Chart of the week: Majority of schools in D.C. on track to improve chronic absenteeism as of fall 2023 

May 24, 2024
  • Chelsea Coffin

Chronic absenteeism has been a challenge post-pandemic in D.C. and across the nation. In D.C., chronic absenteeism rose from 29 percent in school year 2018-19 to 48 percent in school year 2021-22 when students returned to in-person learning, and then improved to 44 percent in school year 2022-23 (remaining higher than pre-pandemic levels).

In school year 2023-24, the Office of the State Superintendent of Education (OSSE) is publishing midyear reports on attendance in kindergarten through grade 12 for the first time. A 2023-24 Mid-Year Attendance Brief showed that chronic absenteeism between July and November decreased by 6 percentage points between 2022 and 2023, especially in kindergarten through grade 8.[1] Recently released data at the school level show that these improvements to chronic absenteeism are happening at the majority of schools: out of 229 schools with data for both years, 85 percent experienced a decrease of at least 1 percentage point, and 66 percent experienced a decrease of at least 5 percentage points. Many of the schools with the largest decreases (larger than 20 percentage points) had chronic absenteeism rates between 40 and 60 percent in school year 2022-23, whereas fewer schools with very high chronic absenteeism had big swings.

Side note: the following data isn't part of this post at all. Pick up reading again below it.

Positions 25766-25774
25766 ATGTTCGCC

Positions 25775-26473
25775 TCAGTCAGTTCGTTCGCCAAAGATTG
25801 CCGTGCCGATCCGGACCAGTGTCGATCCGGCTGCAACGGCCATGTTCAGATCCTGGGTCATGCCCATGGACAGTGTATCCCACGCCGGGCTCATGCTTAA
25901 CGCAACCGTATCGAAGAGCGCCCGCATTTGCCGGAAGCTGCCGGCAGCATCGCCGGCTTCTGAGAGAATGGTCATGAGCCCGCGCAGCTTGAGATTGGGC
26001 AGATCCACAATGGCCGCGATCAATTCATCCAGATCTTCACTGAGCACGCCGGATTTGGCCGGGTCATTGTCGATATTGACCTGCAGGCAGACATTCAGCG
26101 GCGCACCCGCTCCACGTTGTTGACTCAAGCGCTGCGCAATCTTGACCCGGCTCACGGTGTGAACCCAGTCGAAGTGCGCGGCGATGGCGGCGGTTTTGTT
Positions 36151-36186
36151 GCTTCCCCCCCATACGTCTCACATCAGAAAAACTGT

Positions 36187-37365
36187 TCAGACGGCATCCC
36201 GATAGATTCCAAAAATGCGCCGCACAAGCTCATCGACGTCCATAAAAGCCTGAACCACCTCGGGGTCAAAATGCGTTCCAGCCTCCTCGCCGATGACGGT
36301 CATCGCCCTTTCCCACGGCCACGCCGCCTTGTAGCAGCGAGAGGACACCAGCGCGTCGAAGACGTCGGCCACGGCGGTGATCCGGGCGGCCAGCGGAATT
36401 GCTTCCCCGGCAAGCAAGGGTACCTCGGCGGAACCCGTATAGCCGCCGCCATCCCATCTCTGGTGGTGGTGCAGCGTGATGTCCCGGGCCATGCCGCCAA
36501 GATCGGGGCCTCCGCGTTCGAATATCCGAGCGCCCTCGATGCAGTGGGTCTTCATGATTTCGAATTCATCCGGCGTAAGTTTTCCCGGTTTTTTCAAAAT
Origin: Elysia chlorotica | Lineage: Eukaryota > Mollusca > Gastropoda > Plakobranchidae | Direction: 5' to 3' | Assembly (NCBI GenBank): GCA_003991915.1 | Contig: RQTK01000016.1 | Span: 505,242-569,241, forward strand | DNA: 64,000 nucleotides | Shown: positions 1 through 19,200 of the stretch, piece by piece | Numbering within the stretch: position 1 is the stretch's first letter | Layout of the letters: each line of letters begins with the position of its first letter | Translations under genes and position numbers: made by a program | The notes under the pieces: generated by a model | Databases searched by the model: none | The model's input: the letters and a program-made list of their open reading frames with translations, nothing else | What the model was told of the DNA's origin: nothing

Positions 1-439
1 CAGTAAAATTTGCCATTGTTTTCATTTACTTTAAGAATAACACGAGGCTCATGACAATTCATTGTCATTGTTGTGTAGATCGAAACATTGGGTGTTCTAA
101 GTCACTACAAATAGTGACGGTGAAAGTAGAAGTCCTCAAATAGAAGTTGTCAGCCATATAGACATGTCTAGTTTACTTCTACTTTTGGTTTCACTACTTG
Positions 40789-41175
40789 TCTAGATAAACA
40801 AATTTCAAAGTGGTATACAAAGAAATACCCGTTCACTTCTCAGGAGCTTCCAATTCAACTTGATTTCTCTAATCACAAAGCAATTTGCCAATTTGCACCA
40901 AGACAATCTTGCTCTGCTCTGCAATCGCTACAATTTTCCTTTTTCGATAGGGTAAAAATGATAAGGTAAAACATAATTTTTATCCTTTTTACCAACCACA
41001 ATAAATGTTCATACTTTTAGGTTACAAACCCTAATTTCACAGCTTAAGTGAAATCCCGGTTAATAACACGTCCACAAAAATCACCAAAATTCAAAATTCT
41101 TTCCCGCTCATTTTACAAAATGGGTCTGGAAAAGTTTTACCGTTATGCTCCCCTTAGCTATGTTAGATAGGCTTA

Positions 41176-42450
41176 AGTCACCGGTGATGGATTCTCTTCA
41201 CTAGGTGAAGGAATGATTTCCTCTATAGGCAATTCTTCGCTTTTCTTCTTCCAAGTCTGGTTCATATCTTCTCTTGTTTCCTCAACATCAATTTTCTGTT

Forthcoming data from OSSE will show attendance as of March 2024 and over the full school year.

[1] Office of the State Superintendent of Education (OSSE). 2024. “2023-24 School Year Attendance Reporting.” OSSE. Retrieved from


Chelsea Coffin

Director of the Education Policy Initiative
D.C. Policy Center

Chelsea Coffin joined the D.C. Policy Center in September 2017 as the Director of the Education Policy Initiative. Her research focuses on how schools connect to broader dynamics in the District of Columbia. She has authored reports on diversity in D.C.’s schools, the D.C. schools with the best improvement for at-risk students, and the transition after high school in D.C. Chelsea has also conducted planning analysis at the D.C. Public Charter School Board, carried out research at the World Bank, and taught secondary school with the Peace Corps in Mozambique.

Chelsea holds a Bachelor of Arts from Middlebury College and a Master of Arts from Johns Hopkins University (SAIS) in International Economics and Development.

You can reach Chelsea at